In the first of his occasional posts, our new Deputy Head, Mr Godfrey, reflects on his first half term at Downe House.
It was back in January when I told my colleagues at Caterham School that, after eight very happy years, I would be leaving to take up the post of Deputy Head at Downe House. Shortly afterwards, several of them found a moment to come and speak to me individually.
One of them said, “I used to work in an all-girls school. And I absolutely loved it. You’ll find that girls are a pleasure to teach.” Another said: “I do like co-ed, but I must admit there are many aspects of teaching in a girls-only school that I miss.”
The almost confessional tone of these comments is perhaps unsurprising since it can feel a little unfashionable to work in a single-sex school. After all, in the UK, around 80% of independent schools and the overwhelming majority of our maintained schools are co-educational.
However, almost everyone I know who has taught in an all-girls school has had a great experience. One friend, who is now the Headmaster of an all-girls school, said to me: “You’ll enjoy it so much – the girls are so collaborative, so enthusiastic, so up for a challenge. I much prefer it to co-education.”
I was educated at an all-boys, full boarding school (Radley College), but my 20 years as a teacher have been spent entirely at mixed schools – one comprehensive and three independents: Latymer Upper, Brighton College and, most recently, Caterham School in Surrey.
I am not ideological with respect to mixed or single-sex education. I believe that it is more a question of choosing the appropriate school for each individual child. The gender profile of a school can be a very important factor in determining the suitability of a school for a particular child, but the quality of teaching and learning, as well as the overall ethos and expectations of the school, should be more important determinants.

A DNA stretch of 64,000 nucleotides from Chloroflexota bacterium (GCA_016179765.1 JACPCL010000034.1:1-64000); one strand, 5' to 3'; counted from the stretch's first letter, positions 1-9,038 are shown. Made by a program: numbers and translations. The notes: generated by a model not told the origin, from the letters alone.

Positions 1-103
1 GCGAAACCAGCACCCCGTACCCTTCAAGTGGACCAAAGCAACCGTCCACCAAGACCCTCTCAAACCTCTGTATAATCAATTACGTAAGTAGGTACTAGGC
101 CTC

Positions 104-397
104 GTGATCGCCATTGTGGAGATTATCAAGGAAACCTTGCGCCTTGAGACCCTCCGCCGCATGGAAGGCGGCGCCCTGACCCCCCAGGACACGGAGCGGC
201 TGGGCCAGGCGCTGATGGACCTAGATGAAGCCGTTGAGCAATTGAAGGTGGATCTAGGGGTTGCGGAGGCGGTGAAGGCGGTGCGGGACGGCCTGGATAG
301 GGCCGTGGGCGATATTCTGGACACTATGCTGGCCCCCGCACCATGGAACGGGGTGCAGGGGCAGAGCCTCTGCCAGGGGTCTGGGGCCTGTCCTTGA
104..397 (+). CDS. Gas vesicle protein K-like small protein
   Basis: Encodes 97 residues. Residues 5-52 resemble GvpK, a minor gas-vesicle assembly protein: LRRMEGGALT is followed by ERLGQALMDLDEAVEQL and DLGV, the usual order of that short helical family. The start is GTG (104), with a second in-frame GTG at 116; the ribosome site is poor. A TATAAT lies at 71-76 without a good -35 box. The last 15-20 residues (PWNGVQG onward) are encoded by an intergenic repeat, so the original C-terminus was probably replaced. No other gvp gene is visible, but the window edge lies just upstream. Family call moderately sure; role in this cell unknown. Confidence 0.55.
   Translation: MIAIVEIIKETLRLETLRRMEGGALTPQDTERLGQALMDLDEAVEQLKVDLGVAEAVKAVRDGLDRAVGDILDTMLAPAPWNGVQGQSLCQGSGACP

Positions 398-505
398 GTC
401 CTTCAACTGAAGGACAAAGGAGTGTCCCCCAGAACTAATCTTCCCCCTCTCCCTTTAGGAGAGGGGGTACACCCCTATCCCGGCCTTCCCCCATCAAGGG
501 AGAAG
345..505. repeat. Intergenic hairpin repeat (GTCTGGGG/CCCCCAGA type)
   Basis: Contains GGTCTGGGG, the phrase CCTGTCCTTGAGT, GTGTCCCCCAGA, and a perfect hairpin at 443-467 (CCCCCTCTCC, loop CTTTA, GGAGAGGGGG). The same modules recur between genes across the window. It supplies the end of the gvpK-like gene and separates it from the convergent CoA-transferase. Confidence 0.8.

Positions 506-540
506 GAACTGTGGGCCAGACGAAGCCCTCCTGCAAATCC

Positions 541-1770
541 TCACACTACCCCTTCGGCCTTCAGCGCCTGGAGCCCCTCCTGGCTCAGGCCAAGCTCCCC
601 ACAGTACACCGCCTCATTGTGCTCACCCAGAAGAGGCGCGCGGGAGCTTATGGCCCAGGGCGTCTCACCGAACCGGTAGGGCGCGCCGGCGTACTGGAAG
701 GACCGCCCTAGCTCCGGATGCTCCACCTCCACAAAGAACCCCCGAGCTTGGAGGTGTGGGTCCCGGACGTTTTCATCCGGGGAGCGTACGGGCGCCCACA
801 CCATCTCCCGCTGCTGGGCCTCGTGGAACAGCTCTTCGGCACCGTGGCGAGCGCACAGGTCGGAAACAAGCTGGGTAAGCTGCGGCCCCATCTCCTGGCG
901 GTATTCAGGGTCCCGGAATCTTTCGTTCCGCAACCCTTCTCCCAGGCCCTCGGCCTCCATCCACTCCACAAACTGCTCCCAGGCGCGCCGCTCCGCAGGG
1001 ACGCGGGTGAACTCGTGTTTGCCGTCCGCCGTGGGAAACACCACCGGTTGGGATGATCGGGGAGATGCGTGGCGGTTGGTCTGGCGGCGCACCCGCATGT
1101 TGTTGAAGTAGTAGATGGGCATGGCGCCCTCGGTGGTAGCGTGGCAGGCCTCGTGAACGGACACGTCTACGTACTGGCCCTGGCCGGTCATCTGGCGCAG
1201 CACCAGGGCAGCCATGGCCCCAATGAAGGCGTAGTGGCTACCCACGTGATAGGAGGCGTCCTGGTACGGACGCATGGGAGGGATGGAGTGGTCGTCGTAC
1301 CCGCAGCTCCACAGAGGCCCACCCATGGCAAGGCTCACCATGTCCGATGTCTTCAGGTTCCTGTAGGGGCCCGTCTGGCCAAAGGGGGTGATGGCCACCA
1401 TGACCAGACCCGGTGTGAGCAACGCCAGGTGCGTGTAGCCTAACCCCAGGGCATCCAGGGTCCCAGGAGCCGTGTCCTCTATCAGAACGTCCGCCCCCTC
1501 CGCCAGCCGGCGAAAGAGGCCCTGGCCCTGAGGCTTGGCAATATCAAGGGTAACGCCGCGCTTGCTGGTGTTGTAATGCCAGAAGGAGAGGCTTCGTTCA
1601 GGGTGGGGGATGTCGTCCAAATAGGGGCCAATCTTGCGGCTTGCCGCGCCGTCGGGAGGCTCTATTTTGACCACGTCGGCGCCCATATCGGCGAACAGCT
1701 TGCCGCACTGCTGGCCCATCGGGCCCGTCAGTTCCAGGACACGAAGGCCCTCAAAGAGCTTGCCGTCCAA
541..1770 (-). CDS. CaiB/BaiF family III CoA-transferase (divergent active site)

I have been fortunate to work in schools that have adapted and modernised to remain relevant and appealing to pupils, parents and teachers. No organisation that is complacent or which stagnates can flourish. Downe House’s global outlook, its focus on technology and its general lack of stuffiness are all examples of how it refuses to stand still. I have been impressed too, by the girls’ desire to engage with current events and charitable endeavours. The entire community’s robust, can-do response to the pandemic is also a testament to the spirit of the place.
I am happy to report that my former colleagues’ predictions about how much I would enjoy an all-girls environment have been proved correct. Over the past month, I have so enjoyed all the lessons I have taught and the conversations I have had with the girls at Downe House.
Back in June, I visited Downe to get to know the place and its people prior to joining, officially, in September. One item on my schedule was a 35-minute slot with a group of eight Seniors from the UVI House, Willis. The session ran to well over one hour without me noticing: the girls were so engaging and had so much to ask and discuss that I simply lost track of time.
I was so late for my next appointment – with our famously punctilious Headmistress – that I offered a profuse apology as I arrived. I need not have worried: “I am delighted that you have a taste of what is to come,” said Mrs McKendrick.
Mr Matt Godfrey
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